Single and available women advertised their status by wearing simpler clothes, in innocent and girlish patterns. Pastels were considered most appropriate. Indoors, they left their hair bare when married women wore caps. Evening dresses tended to have more modest necklines.

A single woman also did not wear much jewelry, usually limited to a brooch or locket. Only one's husband or fiancee could give one jewelry, and only a father, brother, or husband, could give any article of clothing. To accept clothing or jewelry from a suitor was tantamount to agreeing to be his mistress. Even jewelry that one had inherited was usually not worn until marriage. In the Gold Rush, however, there was a local custom of miner's celebrating strikes by giving presents of costly jewelry to ladies, including unmarried ones, and even to children. While the practice was frowned on by some, it was an accepted custom.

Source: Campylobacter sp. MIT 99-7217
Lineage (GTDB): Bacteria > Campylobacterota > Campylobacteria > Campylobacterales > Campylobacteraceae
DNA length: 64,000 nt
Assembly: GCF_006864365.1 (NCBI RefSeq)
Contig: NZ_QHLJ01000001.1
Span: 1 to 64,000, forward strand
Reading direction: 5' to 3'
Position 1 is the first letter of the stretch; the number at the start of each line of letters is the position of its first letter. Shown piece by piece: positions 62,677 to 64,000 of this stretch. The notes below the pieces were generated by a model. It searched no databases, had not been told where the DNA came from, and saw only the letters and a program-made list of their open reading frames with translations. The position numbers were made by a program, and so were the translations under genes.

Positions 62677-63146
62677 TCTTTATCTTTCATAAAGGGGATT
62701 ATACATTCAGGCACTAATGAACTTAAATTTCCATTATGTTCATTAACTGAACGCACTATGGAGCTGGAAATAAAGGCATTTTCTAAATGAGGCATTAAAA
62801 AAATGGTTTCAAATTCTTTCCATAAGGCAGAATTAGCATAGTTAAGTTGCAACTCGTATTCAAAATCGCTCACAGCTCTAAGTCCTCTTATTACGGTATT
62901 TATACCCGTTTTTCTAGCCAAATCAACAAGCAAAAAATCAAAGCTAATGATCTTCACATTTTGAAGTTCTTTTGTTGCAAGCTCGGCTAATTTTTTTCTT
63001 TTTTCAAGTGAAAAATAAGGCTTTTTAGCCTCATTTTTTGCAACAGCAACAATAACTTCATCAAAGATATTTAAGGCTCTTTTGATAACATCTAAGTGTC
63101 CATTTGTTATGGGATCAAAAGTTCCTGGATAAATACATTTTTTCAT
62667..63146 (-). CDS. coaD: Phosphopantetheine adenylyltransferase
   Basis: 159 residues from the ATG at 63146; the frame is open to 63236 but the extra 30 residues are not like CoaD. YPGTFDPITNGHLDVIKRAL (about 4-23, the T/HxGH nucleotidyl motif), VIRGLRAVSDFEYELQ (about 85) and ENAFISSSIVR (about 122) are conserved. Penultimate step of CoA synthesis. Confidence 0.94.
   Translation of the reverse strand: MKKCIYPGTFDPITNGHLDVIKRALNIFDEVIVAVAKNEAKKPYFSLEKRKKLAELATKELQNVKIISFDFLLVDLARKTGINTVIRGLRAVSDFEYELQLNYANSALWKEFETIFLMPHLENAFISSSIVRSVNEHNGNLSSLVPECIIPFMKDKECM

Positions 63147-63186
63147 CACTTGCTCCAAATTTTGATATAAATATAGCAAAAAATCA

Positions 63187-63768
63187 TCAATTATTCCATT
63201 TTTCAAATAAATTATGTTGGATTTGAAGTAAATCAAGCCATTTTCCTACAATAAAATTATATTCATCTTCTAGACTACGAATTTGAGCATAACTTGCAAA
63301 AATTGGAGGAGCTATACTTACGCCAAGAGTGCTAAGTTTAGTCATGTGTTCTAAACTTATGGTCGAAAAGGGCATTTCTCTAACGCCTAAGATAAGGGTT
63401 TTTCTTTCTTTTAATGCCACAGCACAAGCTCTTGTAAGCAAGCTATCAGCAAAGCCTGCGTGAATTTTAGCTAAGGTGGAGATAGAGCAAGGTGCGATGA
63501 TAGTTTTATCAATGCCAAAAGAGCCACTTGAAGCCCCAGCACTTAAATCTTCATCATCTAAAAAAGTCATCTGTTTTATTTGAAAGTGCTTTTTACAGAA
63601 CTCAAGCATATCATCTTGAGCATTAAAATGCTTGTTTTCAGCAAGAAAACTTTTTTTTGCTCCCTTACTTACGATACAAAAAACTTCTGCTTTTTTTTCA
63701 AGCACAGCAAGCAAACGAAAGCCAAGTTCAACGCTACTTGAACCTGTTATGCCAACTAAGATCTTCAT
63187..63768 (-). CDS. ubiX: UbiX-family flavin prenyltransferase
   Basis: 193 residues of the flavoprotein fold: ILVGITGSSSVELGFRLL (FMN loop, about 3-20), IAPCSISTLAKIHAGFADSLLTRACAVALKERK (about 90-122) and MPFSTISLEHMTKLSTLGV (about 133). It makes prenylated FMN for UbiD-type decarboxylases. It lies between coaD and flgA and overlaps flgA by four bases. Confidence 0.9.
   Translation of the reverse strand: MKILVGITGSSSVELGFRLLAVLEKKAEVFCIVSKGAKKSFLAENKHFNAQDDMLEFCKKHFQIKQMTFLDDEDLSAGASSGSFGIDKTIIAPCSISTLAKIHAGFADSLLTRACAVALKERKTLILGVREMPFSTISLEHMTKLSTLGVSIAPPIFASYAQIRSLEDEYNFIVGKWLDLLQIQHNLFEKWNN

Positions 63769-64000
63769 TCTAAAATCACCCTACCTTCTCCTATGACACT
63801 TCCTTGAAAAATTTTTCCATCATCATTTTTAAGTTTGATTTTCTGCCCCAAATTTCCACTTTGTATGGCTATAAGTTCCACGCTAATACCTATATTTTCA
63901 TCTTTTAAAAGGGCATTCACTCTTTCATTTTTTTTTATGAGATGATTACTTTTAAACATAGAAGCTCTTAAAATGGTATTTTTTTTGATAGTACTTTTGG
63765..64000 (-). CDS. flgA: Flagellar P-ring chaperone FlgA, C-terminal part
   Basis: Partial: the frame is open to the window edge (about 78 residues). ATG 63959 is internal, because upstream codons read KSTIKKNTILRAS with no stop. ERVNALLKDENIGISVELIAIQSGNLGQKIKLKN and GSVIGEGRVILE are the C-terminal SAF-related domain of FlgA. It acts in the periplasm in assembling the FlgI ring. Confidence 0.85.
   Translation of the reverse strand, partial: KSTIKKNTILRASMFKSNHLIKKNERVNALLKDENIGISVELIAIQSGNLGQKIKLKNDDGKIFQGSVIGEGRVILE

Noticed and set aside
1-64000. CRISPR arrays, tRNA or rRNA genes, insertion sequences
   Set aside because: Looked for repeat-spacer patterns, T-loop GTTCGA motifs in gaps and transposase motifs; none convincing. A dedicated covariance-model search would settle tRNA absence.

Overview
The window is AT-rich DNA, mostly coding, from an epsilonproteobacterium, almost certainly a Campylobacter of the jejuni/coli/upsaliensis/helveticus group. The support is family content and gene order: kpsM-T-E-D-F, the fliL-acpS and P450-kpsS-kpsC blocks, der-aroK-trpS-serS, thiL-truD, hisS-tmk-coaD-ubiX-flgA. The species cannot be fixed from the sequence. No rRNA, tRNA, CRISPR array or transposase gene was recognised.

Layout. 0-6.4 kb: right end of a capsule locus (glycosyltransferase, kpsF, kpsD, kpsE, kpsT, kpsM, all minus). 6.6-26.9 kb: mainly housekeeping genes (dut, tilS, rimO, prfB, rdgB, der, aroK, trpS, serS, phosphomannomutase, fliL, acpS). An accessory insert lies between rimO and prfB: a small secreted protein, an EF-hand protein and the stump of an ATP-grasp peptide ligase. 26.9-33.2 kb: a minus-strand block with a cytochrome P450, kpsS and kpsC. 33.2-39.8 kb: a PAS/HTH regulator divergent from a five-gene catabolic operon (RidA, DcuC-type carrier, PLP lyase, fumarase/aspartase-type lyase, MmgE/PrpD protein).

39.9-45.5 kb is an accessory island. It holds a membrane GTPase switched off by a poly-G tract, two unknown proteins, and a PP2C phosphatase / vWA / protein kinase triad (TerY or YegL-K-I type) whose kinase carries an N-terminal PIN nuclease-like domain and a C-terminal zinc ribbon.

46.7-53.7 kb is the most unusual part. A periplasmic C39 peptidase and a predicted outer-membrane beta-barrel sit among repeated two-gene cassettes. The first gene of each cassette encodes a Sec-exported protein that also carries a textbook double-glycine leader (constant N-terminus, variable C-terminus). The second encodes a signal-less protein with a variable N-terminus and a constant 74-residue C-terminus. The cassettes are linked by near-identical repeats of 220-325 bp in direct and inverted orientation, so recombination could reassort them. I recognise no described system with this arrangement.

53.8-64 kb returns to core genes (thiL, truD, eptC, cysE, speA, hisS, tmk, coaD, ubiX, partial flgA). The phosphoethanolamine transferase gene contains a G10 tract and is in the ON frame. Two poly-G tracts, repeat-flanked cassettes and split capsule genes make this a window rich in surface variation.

All of these statements are, of course, subject to differences of class and location. Unmarried women from "New money" such as those who struck it rich in California, might very well have dressed in much more ornate style than their married social superiors back east.

Single women dressed in age appropriate styles, but after a certain age, usually around 30, wore the same clothing as married women. However, the scarcity of women in the Gold Rush made women of marginal value marriageable.


Prostitutes in the Gold Rush worked in private bordellos, not walking the streets. There is very little evidence of how frontier prostitutes dressed in public. but it is likely that they dressed very similarly to other women, in order to avoid hostility. They may have been quite fashionably and richly dressed, as by the very early 50's stores in mining towns were advertising that they sold silks, velvets, and in one case, were importing the latest fashions from Paris. They could afford them. In Placerville in 1854, the best House in town charged $50 a night, of which the girl kept half; at a time when the price of an ounce of gold was $14. At today's rates, the girls were earning $100,000 a year.